Gender discrimination has existed since the beginning of the labour markets and continues to be prominent in many countries and professions across the globe. Our study suggests that, although justifications for discrimination may easily evolve, getting discrimination to budge is arduous work indeed.

Uber Eats’ cannabis delivery partnership with Leafly is mostly smoke and mirrors

Written by Brad Poulos, Toronto Metropolitan University. Photo credit: Shutterstock. Originally published in The Conversation. 

A new partnership between Uber and Leafly allows users to order cannabis for delivery using the popular Uber Eats app. 

Before 2018, cannabis was illegal in Canada. Now, as of mid-October, Uber Eats can deliver it in Toronto as the result of a partnership with Leafly, an online marketplace for licensed cannabis retailers. This is the first time Uber will deliver cannabis anywhere in the world.

This deal is being touted by Uber and Leafly as a great leap forward for the industry. The companies claim the arrangement will provide several benefits, including more business for the retailers, increased choice and flexibility for consumers while reducing the illicit market, and cutting down on impaired driving. However, these arguments hold little water.

How it will work

Consumers are able to use the Uber Eats platform to order cannabis products from any of three Toronto-based retailers — Hidden Leaf Cannabis, Minerva Cannabis and Shivaa’s Rose — provided they are within the retailer’s delivery footprint.

The ordering experience is similar to ordering food delivery on the app: customers navigate to the “recreational cannabis” category, then to their chosen retailer’s menu where they select their desired products, then state whether they will pick up the order or prefer delivery. Uber then transmits the order to the applicable store. Once filled, the order is delivered to the customer by the retailer’s own delivery staff, as prescribed by law.

Ontario’s provincial cannabis regulations were only recently modified to permit delivery, although they do not permit third-party delivery. The retailer’s drivers must be employees of the retailer, be CannSell certified and are required to verify identity and age at the time of delivery.

Hands holding a smartphone with the Uber Eats app loading screen visible on it.
Consumers can use the Uber Eats platform to order cannabis products from any of three Toronto-based retailers. Photo credit: Shutterstock.

Little to gain for consumers and retailers

From the consumer’s perspective, the deal will merely provide another online location to order cannabis for delivery, on top of the Ontario Cannabis Store and other private retailers.

All three of the initial stores currently offer online ordering for either in-store pickup or free same-day delivery to a designated area within the Greater Toronto Area (with a minimum purchase amount).

Consumers can also order these same products from the Ontario Cannabis Store run by the Ontario government where they can opt for same-day delivery within Toronto for a fee of eight dollars. Any gain on the part of consumers is minimal.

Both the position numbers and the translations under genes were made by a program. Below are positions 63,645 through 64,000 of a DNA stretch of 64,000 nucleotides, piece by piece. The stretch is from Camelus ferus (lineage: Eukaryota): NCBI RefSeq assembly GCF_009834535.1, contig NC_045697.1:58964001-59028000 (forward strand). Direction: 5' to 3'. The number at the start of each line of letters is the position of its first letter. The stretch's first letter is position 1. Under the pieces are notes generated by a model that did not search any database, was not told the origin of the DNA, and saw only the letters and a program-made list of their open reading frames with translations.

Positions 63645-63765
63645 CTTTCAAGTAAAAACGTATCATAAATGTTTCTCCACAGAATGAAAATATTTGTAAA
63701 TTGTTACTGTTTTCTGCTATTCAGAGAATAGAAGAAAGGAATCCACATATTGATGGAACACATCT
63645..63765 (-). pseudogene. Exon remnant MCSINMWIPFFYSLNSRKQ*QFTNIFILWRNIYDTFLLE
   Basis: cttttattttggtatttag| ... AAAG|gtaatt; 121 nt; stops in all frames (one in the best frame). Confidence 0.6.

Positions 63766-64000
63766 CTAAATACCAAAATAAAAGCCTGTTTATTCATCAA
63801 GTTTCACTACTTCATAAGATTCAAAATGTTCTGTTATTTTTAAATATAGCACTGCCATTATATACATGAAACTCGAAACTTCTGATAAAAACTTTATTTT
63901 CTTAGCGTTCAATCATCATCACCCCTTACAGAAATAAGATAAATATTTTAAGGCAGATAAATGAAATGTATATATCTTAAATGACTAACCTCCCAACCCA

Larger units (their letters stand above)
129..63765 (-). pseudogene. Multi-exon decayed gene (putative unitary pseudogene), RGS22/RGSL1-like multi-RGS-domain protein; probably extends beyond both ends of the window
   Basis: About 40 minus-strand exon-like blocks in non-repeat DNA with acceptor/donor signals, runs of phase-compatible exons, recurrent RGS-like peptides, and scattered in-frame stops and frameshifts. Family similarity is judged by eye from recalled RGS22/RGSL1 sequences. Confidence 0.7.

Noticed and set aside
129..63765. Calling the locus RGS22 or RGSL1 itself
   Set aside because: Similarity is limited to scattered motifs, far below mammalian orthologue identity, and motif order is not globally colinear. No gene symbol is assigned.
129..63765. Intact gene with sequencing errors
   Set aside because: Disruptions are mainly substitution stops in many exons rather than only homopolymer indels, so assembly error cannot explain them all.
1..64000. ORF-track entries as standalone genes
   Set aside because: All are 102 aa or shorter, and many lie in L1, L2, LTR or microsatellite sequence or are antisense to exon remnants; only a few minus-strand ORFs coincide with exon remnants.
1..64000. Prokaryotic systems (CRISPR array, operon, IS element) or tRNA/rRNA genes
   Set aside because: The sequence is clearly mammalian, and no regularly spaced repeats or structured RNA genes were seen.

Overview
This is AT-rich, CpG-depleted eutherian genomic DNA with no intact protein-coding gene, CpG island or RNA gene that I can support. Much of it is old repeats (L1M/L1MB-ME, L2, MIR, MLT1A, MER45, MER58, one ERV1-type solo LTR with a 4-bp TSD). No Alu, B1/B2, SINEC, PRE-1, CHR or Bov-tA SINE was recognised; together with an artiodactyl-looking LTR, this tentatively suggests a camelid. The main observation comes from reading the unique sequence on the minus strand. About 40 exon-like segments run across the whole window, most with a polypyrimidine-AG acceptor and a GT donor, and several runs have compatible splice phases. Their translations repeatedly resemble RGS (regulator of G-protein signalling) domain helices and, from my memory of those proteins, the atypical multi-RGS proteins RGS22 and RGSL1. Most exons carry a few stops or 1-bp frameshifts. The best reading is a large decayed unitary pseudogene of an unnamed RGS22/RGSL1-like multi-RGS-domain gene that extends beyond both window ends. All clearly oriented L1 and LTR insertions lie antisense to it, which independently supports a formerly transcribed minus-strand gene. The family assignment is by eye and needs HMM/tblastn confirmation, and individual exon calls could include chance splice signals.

There’s also little in this for retailers. They will likely see a marginal increase in orders, but at what price to them? Neither the retailers nor Uber have been willing to disclose the commercial terms of this deal so we’re left to guess. Cannabis, as of this moment, doesn’t enjoy the kind of margins that can sustain the fees that Uber is charging.

It’s not hard to imagine that most cannabis retailers will also want to join Uber Eats down the road, when the industry has consolidated more. When this happens, it will mean overwhelming choices for consumers, something that has been proven to reduce sales in other categories.

The profitability question

Since the majority of cannabis retailers are private, we don’t have visibility into their profitability. We can, however, gain some insight into it using the Québec-owned la Société québécoise du cannabis as a case study. It represents the upper boundary of profitability, since they have the highest sales per store in Canada on average, and a relatively modest 90 store footprint compared to the 1,680 currently authorized in Ontario.

La Société québécoise du cannabis is, by any measure, a healthy cannabis retailer. In their most recent quarterly report, they reported a net income of $20.5 million on sales of $139 million, which translates to a net profit margin of just under 15 per cent.

SQDC logo on the outside of a store.
La Société québécoise du cannabis store in Montreal. Photo credit: Shutterstock.

Uber charges food retailers 15 per cent of their total revenue to those that provide their own delivery service and use the platform solely to take orders (30 per cent if Uber’s drivers are used). Assuming Uber takes a similar bite out of cannabis retailers’ profits, there isn’t margin enough for this to make sense to retailers. The math just doesn’t work.

The value offered by Leafly in this arrangement is unspecified, but given their recent losses in both end user and retail accounts, it may be in the deal to merely juice their stock price.

Uber and Leafly come out on top

Arguments claiming that this partnership will help reduce cannabis-impared driving and the size of the illicit market are simply not defensible. While driving while high is a serious and increasingly prevalent issue, the existence of another cannabis delivery service will not affect the current statistics.